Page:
Weekend Open Thread: Diana Lee Carey writes to OC’s federal delegation about 405 Tolls – UPDATED with video


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In our last dispatch on the 405 Tolls controversy, we intimated that a convenient convergence between Federal law and state law on low-emission vehicles and carpool lanes had opened up an opportunity for the forces on OCTA who have always wanted to put toll lanes on our highways.  Now they are able to say that, due to new federal laws that require single-occupancy low-emission vehicles to not have to go under 45 MPH during rush hour too many times in a month, combined with state laws that allow these velhicles to ride for free in carpool lanes, Caltrans is going to force us to put tolls on those lanes, and if we don’t let OCTA do the tolling first, “we” will lose the ability to keep all this new revenue in our County!

It really doesn’t make much sense, putting tolls on the two inner lanes as OCTA is dying to do would slow the hell out of the other lanes, AND be a ripoff of us OC taxpayers who voted to tax ourselves to widen the 405, and are ready willing and able to shell out $1.4 billion of our already-paid taxes to build TWO NEW FREE LANES.  And most of us, conservative moderate or liberal, dislike the whole idea of a  two-tiered society enshrined in a toll-lane world.

In any case, Westminster councilwoman Diana Lee Carey, who’s been fighting the OCTA on this issue since before most of us ever heard of it, has deemed it worthwhile to write letters to the OC’s federal delegation – our six Congresscritters and California’s two senators – apprising them how UNHELPFUL current Federal law is to our efforts to keep our Freeways Free.   Here’s the one to DiFi:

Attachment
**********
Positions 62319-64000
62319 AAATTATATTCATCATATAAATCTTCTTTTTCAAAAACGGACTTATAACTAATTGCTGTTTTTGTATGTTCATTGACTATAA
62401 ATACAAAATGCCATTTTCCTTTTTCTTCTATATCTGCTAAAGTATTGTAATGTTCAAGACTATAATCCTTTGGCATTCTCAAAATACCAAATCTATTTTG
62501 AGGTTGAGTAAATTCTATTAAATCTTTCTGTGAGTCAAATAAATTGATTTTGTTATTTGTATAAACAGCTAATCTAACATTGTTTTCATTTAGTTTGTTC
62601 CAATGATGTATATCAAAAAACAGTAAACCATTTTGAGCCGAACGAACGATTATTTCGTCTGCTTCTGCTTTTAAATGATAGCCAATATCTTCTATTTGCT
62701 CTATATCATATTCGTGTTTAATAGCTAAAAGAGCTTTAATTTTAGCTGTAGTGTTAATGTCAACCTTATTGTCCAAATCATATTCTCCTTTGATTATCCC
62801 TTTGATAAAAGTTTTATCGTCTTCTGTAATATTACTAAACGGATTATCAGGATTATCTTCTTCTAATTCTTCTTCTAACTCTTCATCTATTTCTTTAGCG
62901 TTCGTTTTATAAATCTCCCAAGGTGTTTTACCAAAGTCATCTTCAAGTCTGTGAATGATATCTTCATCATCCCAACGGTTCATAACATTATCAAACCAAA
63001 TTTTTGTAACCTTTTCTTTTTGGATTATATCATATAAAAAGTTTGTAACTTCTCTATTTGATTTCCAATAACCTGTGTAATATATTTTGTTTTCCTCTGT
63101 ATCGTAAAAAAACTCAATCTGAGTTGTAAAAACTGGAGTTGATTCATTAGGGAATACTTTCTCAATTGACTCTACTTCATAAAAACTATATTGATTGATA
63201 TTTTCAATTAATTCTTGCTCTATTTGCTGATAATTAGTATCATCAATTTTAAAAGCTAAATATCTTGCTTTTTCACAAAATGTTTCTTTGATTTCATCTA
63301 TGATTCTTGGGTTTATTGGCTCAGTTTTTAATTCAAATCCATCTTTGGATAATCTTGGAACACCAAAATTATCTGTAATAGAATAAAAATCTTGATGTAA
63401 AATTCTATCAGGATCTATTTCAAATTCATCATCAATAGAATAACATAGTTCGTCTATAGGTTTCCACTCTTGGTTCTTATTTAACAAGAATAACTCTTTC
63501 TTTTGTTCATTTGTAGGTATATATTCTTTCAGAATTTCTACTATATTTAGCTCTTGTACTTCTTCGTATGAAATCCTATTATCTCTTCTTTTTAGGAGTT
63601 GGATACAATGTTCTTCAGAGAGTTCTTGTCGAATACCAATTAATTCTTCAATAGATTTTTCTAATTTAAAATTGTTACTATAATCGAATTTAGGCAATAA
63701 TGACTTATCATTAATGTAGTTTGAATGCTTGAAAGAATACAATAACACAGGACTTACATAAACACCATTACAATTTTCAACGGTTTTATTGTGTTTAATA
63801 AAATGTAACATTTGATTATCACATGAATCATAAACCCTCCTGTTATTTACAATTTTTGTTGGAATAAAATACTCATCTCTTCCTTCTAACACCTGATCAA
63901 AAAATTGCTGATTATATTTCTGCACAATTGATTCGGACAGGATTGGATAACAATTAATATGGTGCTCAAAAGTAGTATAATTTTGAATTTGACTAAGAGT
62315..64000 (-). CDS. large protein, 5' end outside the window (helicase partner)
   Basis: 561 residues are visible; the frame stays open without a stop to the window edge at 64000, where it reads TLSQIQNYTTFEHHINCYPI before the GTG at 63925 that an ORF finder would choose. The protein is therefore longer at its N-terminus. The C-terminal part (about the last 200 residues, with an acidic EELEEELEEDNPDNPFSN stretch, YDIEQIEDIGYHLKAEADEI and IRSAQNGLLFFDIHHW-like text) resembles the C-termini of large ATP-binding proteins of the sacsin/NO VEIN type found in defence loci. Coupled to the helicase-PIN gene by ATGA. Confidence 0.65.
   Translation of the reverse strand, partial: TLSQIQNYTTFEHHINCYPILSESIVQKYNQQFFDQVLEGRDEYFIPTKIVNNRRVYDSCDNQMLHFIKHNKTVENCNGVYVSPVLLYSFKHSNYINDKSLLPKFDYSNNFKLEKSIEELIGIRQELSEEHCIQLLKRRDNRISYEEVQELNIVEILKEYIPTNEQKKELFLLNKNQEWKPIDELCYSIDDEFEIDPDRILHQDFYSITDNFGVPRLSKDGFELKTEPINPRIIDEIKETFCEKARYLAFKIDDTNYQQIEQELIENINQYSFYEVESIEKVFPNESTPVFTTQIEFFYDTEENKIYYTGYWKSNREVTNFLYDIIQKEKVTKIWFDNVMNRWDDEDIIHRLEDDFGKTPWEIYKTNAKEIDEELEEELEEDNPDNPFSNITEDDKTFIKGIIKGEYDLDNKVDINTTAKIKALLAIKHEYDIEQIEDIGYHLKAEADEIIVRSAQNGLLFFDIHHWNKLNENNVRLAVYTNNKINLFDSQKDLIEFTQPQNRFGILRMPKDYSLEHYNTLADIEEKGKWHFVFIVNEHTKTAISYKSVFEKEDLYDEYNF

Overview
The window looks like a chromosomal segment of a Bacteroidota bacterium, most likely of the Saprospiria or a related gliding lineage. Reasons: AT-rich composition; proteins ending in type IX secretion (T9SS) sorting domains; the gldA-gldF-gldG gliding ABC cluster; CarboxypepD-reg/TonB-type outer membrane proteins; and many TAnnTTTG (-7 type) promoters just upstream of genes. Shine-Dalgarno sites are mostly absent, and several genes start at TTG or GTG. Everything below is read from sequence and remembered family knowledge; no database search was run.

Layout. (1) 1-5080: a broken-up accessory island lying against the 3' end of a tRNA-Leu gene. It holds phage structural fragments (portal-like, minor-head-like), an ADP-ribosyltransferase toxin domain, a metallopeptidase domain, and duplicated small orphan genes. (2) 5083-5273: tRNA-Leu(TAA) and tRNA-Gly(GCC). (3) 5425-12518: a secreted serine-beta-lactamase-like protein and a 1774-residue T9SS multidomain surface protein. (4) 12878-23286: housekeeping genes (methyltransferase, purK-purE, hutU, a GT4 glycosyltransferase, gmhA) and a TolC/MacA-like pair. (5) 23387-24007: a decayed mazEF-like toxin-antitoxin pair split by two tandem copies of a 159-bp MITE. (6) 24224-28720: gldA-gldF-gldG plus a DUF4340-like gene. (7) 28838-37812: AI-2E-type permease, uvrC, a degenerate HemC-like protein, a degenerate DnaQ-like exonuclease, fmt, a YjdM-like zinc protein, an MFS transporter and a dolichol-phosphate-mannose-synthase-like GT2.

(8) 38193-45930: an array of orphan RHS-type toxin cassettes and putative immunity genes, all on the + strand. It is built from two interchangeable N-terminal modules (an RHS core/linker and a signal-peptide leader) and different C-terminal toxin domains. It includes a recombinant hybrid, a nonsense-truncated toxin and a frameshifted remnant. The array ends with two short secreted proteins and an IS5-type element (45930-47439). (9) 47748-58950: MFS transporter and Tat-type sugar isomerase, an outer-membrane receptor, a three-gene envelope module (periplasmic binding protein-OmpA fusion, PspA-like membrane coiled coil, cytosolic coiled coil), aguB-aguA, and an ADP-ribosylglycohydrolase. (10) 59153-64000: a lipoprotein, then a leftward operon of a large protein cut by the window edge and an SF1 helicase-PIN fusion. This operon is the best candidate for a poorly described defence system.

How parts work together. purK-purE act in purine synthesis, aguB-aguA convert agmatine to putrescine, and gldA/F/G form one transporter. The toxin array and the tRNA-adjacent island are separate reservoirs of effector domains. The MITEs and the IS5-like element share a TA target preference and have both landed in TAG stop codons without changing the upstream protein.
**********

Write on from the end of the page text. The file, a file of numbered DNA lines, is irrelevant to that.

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Senator Dianne Feinstein
331 Hart Senate Building
Washington, DC 20510

Dear Senator Feinstein;

We have a troubling situation centering on transportation planning in Orange County and across the State.  In 2012, Congress passed the Moving Ahead for Progress Act (MAP 21).  This act requires that Low Emission Vehicles using the HOV lanes must travel at 45mph, 90% of the time during the morning and evening rush hour.  The LEVs make up less than 1.5% of the HOV lane users, but they have triggered a degradation report that finds nearly all HOV lanes in the State to be out of compliance.  MAP 21 requires the agency to come up with a transportation plan within 180 days of the certification of the report.  We have approximately 120 remaining.  This is not a good transportation planning process.

Caltrans has stated that the solutions need to be far-reaching.  The Corridor Cities position is that the OCTA, and Caltrans, through the Federal government, are usurping ten years of careful transportation planning relating to our M2 sales tax funded projects.  We feel that a County and inter-jurisdictional solution to transportation issues is the only prudent way to proceed forward.